Is Your Business Keeping You Awake at Night?
Many women have trouble sleeping because they worry about life and work schedules. Tossing and turning all night is exhausting, but women who work from home deprive themselves of even more sleep by giving in to the worries that wake in them in the night by trotting downstairs to their home offices at 3.a.m to problem solve.
I asked professional business coach, successful author, and wellness expert how women can learn to rest better and resist the temptation to work when they cannot sleep if the home office beckons them in the middle of the night. Here is what he had to offer.
4 Tips on How to Sleep Better From John McKee
This is a very important issue. It’s destined to worsen for many business women – regardless of whether they are running their own business or are corporate employees. Clients who report this behavior acknowledge it’s not smart, but they seem to think they can continue working with insufficient sleep indefinitely – and of course they can’t.
At some time it always impacts their productivity and performance. Women need to realize exactly how counterproductive this can be. Even though you may feel a moment of success knowing you have completed the task at hand, working into the wee hours of the night affects your productivity, focus and ability to keep your emotions in check the next day. And these effects will only become more substantial over time.
There are clear statistics available that say almost everyone needs six hours of good quality sleep a night, and for most of us its actually seven or eight hours.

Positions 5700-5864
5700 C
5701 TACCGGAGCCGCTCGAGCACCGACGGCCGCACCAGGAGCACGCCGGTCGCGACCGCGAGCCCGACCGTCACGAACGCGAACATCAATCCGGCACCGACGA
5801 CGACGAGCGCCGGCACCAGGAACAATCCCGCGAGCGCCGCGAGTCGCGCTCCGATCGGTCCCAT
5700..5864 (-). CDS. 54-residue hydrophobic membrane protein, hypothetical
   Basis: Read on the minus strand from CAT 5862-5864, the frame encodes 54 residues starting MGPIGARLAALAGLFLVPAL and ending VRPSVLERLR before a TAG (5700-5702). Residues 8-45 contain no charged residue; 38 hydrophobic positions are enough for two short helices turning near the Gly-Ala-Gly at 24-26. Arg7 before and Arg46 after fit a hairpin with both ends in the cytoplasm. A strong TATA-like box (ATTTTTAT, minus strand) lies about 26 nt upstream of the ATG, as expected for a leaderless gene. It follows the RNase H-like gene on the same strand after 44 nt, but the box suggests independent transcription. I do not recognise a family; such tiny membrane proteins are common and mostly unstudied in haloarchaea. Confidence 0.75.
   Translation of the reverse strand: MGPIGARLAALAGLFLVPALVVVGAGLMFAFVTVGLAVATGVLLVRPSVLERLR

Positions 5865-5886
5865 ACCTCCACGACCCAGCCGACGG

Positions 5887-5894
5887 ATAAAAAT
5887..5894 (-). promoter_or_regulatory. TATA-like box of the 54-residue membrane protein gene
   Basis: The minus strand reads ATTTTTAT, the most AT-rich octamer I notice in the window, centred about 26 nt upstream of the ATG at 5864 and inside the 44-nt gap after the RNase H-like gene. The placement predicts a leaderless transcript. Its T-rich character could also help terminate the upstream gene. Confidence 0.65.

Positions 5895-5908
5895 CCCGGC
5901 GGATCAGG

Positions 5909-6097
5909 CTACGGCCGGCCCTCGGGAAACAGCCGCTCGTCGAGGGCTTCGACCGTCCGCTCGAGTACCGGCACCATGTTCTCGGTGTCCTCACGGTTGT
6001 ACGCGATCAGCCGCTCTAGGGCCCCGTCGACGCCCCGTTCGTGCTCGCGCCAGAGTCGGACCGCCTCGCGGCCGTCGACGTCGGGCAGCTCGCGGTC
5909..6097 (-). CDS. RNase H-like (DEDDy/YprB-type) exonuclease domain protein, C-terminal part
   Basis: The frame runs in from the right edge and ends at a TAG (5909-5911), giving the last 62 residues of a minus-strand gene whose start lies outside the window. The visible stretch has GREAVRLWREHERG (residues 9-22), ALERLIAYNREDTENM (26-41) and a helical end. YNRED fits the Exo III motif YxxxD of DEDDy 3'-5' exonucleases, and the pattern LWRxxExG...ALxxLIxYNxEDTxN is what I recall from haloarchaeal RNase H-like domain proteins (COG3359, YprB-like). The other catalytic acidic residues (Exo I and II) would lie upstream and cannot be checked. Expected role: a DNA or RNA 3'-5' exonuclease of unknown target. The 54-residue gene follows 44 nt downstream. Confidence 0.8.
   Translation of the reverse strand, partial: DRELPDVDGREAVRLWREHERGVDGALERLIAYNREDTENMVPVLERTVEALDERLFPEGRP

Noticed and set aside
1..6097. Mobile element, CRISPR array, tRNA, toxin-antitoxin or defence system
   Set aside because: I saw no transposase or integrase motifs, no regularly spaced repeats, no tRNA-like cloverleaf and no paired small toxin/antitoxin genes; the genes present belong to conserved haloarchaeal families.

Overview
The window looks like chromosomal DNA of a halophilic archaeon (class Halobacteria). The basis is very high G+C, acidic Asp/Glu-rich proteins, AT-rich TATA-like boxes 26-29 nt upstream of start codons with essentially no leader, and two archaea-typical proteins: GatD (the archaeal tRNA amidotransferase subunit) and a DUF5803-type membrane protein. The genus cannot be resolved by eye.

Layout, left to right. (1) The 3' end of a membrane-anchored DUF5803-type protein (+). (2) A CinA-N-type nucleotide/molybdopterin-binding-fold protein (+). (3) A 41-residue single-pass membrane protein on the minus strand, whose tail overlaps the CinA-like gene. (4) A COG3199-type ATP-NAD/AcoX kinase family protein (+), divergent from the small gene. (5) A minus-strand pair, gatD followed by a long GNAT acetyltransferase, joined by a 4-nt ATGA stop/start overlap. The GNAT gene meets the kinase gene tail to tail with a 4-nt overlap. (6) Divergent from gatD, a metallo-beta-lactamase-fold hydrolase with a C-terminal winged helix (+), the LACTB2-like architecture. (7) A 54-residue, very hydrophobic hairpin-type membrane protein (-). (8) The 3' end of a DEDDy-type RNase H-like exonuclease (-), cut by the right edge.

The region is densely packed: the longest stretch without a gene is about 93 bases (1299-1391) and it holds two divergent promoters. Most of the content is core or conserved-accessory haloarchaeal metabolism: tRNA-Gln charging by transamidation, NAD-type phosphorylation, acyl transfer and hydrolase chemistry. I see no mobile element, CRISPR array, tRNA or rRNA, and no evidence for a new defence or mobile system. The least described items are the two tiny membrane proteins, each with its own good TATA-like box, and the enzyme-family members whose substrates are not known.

Here are four tips on how to sleep better at night:
- For optimal performance you first need to create a bedroom environment which will help you achieve a good night’s sleep and that includes a dark, quiet room and a quality mattress. I sleep on a Tempur-Pedic because for me it provides the right balance of comfort and support, and because the mattress does not transfer motion, my wife and I don’t wake each other up throughout the night.
- For worry-free, restful sleep, you also want to re-evaluate your bedtime routine. I tell people to not watch TV or read before bed because it engages the mind rather than allowing you to wind down.
- Also, any work-related materials should be kept away from your place of sleep; your bedroom should be your place of replenishment and not an adjunct office. For this reason, I do not recommend a pad of paper in the room to write down “to dos” because this starts you down a slippery slope.
- Finally, recognize that occasionally you can’t “stop” work – and when this happens, get out of bed and focus on what you need to do so you can sleep for the night. However, if this becomes a habit, you’ve got bigger problems you will need to deal with to avoid bringing them to bed.
Read the complete interview with John McKee for more tips on achieving success and overcoming other challenges facing business women today. An Interview With John McKee